While I was teaching in Myanmar/Burma in March 2019, some of my long-term, advanced students suggested that I go through the New Testament and provide basic notes, which they could then be able print as a study Bible. They specifically asked that I focus on issues that are a major area of confusion in the churches where they work. Therefore, the following commentary will focus on these five primary areas:
- What is the nature of God’s grace and how is it received?
- What is God’s plan of salvation and the clear message of the Gospel?
- What is the Bible’s teaching on the security and assurance of the believer?
- How is the believer to live the Christian life and be effective in witness/service?
- What does prophecy say about the last days and the order of end-times events?
These notes are purposely brief in nature. This work is not intended to be a complete commentary. All through the work I have kept in mind those who live in remote areas of our world, who labor to both understand and to teach others the Word of God. They do not have access to Bible school or seminary training. Neither are they able to afford the vast array of books available to pastors and teachers who live in more advanced countries.
I encourage all who utilize these notes to study them with an open Bible. Pray for the illumination of the Holy Spirit (Eph. 1:15–23; 3:14–21) as you study. Read the context of the passage carefully. Look up and compare the references that are provided. Above all, let the Word of God, and not these notes, guide your insight into God’s Word. As I always tell my students: “Never take my word for anything; search the Scriptures and prove what is true” (Acts 17:10–12; 1 John 4:1).
Stay tuned for the rest of the New Testament!
If you do not see the document below, click on the title to see it on the website.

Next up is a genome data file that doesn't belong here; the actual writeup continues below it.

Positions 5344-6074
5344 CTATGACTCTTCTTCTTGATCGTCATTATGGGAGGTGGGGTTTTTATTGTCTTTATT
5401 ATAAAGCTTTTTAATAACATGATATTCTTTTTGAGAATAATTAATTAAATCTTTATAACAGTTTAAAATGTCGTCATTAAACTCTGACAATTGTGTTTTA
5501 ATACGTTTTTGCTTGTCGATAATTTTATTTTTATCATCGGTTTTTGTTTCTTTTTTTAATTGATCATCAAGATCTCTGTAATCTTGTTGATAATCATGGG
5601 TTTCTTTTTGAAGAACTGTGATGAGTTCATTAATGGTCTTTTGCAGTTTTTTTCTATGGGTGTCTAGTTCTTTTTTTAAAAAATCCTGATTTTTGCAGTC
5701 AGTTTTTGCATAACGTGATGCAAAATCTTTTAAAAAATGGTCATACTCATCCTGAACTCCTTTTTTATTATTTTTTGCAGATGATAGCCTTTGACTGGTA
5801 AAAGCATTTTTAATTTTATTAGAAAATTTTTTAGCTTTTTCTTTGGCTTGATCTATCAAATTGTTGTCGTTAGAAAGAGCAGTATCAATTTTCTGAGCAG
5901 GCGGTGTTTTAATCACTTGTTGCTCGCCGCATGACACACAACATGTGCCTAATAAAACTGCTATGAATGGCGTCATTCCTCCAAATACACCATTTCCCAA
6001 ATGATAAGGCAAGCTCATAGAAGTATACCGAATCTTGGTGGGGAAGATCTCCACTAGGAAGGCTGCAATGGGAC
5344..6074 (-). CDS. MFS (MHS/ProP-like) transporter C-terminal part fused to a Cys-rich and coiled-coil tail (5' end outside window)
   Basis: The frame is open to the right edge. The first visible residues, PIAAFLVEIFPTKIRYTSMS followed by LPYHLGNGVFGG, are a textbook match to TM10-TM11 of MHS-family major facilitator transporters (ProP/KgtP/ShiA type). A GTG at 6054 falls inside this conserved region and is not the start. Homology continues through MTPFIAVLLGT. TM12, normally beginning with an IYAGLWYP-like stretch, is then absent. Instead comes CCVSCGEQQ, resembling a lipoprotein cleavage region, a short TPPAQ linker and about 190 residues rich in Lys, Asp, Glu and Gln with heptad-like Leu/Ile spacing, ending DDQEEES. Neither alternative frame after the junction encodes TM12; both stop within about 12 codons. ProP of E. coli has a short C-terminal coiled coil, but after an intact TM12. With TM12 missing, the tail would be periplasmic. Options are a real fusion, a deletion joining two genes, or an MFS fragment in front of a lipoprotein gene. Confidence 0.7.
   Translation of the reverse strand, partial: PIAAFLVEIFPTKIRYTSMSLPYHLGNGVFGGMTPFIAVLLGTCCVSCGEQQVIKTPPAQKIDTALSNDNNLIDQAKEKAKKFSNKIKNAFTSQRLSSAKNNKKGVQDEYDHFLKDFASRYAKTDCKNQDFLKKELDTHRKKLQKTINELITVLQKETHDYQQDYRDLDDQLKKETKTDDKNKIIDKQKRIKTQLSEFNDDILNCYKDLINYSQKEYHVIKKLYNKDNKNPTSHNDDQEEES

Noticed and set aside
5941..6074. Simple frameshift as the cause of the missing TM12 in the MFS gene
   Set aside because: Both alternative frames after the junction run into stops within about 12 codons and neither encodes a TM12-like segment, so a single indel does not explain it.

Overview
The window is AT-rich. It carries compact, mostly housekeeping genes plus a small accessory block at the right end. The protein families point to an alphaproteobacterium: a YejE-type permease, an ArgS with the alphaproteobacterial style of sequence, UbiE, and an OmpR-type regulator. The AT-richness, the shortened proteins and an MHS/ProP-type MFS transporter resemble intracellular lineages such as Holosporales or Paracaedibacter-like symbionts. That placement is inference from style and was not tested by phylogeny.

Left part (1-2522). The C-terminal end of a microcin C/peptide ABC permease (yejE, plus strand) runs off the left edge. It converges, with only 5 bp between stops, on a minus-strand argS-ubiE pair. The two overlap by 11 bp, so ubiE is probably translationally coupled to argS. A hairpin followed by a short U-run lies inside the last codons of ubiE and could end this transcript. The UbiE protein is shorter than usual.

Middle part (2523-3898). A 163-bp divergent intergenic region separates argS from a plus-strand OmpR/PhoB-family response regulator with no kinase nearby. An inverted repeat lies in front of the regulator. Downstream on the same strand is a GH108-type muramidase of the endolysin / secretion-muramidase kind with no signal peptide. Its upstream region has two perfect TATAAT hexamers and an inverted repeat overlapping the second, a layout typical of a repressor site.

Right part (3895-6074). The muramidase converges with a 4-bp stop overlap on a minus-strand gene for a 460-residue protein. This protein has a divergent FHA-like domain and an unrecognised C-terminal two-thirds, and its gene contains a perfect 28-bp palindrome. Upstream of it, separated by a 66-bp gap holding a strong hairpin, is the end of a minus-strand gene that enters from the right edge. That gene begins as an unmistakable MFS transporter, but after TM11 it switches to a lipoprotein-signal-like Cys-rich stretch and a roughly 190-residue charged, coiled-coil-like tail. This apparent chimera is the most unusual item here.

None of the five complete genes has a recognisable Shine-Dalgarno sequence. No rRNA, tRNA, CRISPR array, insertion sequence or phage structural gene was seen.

The book of Matthew is the most Jewish of the Gospels. Its theme is the presentation of the King and the offer of His kingdom, and His rejection by the Nation of Israel as a whole. The result was His crucifixion and resurrection. The book begins, “The book of the genealogy of Jesus Christ, the Son of David, the Son of Abraham” (Matt. 1:1). It reaches its climax with the crucifixion of Jesus, under the sign posted by Pilate, “This is Jesus, the King of the Jews” (Matt. 27:37). The conclusion of the book is the commissioning of the apostles to carry the message of the Gospel to all nations (Matt. 28:18–20). Matthew has been called “the Gospel of Judgment” because of Jesus’ condemnation for their unbelief (Matt. 8:12; 23:13–39) and His prophecies of future judgment (Matthew 24–25). However, Israel’s rejection of the Savior opened the door for the formation of the Church, fulfilling the prophecy of Genesis 9:26–27, and the grafting in of the Gentiles into the root of Israel (Rom. 1:16, 11:24–28) until the time of the Rapture of the Church (1 Thess. 4:13–18) and the restoration of Israel through faith in Jesus Christ. The Gospel of Matthew was completed by the year 60 A.D. This was just six years before the beginning of the Jewish-Roman war that resulted in the destruction of the Temple, Jerusalem, and the Nation of Israel. This Gospel was a final warning to Israel of God’s impending wrath for their unbelief.